Emotional Dysregulation

Have you heard people say that they fear to be around you because of your unpredictable nature? Is it common for you to receive comments like, you overreact too much, you have so much negative energy around you, you are incredibly sensitive and freak out for no reason about trivial matters? If this is the case, then it is an indication that you might be a patient of emotional dysregulation.

What Is Emotional Dysregulation?

Emotional dysregulation can be described as a mood disorder that is found in around 3% American people. It can lead to behavioral and emotional irregularities and can make it difficult for a person to control his response to external stimuli. The emotional responses made by people suffering from this mental health problem usually do not fall within the range of conventionally accepted emotive responses.

Combativeness and aggression are quite common in patients of this disorder and they are always looking for a fight. Since it is misinterpreted a lot of the time, this disorder can cause strife and confusion among people and greatly affect the patient's social interactions at home, school or at work.

What Are the Symptoms of Emotional Dysregulation?

  • Symptoms of emotional dysregulation that are likely to be present in most patients include addiction, self-mutilation and smoking.
  • Since this disorder hampers a person's ability to feel and control emotions or to express them in a positive manner, it can lead to somatoform disorders as well.
  • People who can't control their emotions frequently suffer from eating disorders and are more prone to substance abuse as they tend to use substances or food for modulating their feelings and emotions.

What Causes Emotional Dysregulation?

The cause of emotional dysregulation is not clear but studies done on this disorder have come up with some ideas. A number of researches reveal that most of the patients diagnosed with this disorder have a troubled childhood or were abused when they were young. The following are some of the other reasons that can cause emotional dysregulation.

1. Traumatic Experience in the Past

Experts believe that a traumatic experience suffered during early childhood can be a probable cause of this disorder. Such traumas can affect the way the child sees the world around him and can thus cause him to react negatively to even the most insignificant things. An example of this is a child who reacts negatively when disciplined by their teachers.

2. Amygdala

Chemical imbalances in the brain are also considered to be a reason for emotional dysregulation. A 2003 study published in the Biological Psychiatry revealed that the amygdala of patients suffering from this disorder overreacts when they are faced with visual stimuli. It showed that people with this disorder find even the most neutral faces threatening and have an overactive amygdala.

3. Brain Injuries

Mood disorders are likely to be caused by an injury to the frontal lobe of the brain. A prime example of this is post-traumatic stress disorder which is common in veterans who have suffered a traumatic brain injury.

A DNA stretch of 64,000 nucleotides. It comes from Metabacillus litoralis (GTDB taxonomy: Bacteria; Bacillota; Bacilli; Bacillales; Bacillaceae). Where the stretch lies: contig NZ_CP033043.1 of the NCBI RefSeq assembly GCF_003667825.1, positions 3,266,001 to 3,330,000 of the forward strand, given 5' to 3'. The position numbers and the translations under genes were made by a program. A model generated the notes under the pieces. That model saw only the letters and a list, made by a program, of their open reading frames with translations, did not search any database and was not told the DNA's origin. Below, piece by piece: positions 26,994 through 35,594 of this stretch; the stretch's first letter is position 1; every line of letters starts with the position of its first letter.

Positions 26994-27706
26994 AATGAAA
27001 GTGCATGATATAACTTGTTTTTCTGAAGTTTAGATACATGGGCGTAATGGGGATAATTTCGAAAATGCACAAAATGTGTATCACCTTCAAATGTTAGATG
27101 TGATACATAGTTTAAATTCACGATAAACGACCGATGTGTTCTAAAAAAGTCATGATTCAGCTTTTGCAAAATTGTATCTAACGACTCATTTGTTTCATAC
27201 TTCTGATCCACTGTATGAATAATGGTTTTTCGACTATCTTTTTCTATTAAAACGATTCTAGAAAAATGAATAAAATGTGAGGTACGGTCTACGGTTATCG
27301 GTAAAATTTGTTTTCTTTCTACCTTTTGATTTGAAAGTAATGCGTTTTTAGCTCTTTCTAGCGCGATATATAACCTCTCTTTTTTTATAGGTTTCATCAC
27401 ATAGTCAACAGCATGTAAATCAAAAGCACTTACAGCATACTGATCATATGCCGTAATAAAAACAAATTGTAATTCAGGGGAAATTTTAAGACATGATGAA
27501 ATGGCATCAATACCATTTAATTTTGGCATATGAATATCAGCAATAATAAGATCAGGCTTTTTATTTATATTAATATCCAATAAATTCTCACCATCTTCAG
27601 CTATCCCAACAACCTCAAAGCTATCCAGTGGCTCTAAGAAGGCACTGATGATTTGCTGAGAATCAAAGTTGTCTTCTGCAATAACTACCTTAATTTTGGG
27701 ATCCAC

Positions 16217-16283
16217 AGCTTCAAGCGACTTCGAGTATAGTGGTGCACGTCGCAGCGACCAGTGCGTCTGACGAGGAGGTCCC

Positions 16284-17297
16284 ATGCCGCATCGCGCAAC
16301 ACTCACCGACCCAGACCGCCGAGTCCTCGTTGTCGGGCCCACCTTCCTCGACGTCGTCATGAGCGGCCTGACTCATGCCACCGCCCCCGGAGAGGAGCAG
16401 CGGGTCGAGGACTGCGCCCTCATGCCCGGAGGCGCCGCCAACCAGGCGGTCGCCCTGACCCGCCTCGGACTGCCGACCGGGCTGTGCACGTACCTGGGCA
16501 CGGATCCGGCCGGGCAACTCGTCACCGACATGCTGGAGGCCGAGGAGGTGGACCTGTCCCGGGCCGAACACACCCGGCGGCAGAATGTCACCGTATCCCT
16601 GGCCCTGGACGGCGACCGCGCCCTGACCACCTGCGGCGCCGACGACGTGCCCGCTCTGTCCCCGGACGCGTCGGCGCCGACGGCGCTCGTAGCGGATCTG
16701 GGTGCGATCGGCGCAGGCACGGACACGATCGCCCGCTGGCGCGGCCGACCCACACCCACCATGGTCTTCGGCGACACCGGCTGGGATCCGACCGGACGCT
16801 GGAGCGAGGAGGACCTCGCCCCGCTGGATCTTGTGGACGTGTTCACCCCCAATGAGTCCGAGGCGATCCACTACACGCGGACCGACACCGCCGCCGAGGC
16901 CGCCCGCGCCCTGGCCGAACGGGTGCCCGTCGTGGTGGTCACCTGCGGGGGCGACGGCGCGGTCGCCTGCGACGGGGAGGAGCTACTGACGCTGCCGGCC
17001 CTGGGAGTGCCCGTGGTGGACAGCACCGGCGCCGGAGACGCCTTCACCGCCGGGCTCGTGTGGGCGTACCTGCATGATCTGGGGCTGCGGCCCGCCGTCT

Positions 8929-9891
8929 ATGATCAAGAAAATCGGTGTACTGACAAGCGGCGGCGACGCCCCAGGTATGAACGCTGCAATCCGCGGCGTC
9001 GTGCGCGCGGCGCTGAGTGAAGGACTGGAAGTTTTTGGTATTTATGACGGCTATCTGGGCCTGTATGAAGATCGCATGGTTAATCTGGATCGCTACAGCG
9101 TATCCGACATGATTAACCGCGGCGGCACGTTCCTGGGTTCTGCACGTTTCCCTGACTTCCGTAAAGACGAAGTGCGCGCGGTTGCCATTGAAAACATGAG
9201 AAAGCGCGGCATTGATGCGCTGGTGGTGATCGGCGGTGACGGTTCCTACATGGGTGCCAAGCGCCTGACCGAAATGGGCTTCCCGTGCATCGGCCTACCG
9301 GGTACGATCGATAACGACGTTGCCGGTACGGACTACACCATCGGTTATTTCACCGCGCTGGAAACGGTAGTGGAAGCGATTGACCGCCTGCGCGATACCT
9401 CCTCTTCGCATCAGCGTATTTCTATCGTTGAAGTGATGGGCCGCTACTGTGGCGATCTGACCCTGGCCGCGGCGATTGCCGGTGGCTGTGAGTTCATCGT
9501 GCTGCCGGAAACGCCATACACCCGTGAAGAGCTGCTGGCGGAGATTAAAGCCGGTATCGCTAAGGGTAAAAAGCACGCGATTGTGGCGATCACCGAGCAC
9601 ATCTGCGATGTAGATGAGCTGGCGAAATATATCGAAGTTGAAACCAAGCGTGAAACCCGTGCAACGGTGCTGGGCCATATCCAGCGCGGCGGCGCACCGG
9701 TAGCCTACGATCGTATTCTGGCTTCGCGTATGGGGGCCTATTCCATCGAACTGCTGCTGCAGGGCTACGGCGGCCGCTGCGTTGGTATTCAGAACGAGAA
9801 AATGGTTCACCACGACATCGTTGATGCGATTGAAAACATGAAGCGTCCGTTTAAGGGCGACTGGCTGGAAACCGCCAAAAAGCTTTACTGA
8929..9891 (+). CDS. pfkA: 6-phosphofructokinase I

4. Family History

Genetic have been linked with some mental disorders as well. If the parents of a child suffer from any kind of mental illness, then there is a very high chance that the child is going to suffer it too. More research is needed to find out the extent of the role genetics plays in mental health.

How to Deal With Emotional Dysregulation

Mental illnesses are quite complicated and most of them don't have a cure and no treatment works for everyone. This is true for emotional dysregulation as well, which is why development of an individualized treatment plan with the help of the doctor becomes necessary and beneficial in managing the symptoms of your disease. Treatment for emotional dysregulation is a combination of selective serotonin reuptake inhibitors or SSRIs and dialectical behavioral therapy.

  • The SSRIs help in regulating chemical imbalances and elevating mood by increasing serotonin levels. In order to achieve the best results, it is important to reassess and adjust the dosage of the medication and the frequency and level of dialectical behavioral therapy. Parents usually don't like putting their children on SSRIs because of their harmful effects but doctors consider them to be safer than typical anti-depressants.
  • The dialectical behavioral therapy is all about asking patients to talk individually and in a group with the presence of a therapist, which helps them learn coping mechanisms to adjust his perception of the world and regulate his responses to external stimuli. This treatment method takes time as the patient learns to alter his way of thinking so that he can perceive the world in a better manner. 

Doctors believe that dialectical behavioral therapy can get a better result if it is accompanied by meditation and cognitive behavioral therapy which tries to teach patients of this disorder to sharpen and regulate their core beliefs.

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